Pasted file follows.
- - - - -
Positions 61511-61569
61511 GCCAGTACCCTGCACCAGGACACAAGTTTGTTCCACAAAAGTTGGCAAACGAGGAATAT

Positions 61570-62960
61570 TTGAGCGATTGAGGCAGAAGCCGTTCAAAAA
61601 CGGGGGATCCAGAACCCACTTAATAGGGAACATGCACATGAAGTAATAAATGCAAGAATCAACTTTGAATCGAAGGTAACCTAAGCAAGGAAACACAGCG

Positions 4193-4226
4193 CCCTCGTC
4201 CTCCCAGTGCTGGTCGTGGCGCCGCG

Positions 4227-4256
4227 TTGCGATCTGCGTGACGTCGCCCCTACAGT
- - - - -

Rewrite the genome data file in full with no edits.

Positions 61511-61569
61511 GCCAGTACCCTGCACCAGGACACAAGTTTGTTCCACAAAAGTTGGCAAACGAGGAATAT

Positions 61570-62960
61570 TTGAGCGATTGAGGCAGAAGCCGTTCAAAAA
61601 CGGGGGATCCAGAACCCACTTAATAGGGAACATGCACATGAAGTAATAAATGCAAGAATCAACTTTGAATCGAAGGTAACCTAAGCAAGGAAACACAGCG

Positions 4193-4226
4193 CCCTCGTC
4201 CTCCCAGTGCTGGTCGTGGCGCCGCG

Positions 4227-4256
4227 TTGCGATCTGCGTGACGTCGCCCCTACAGT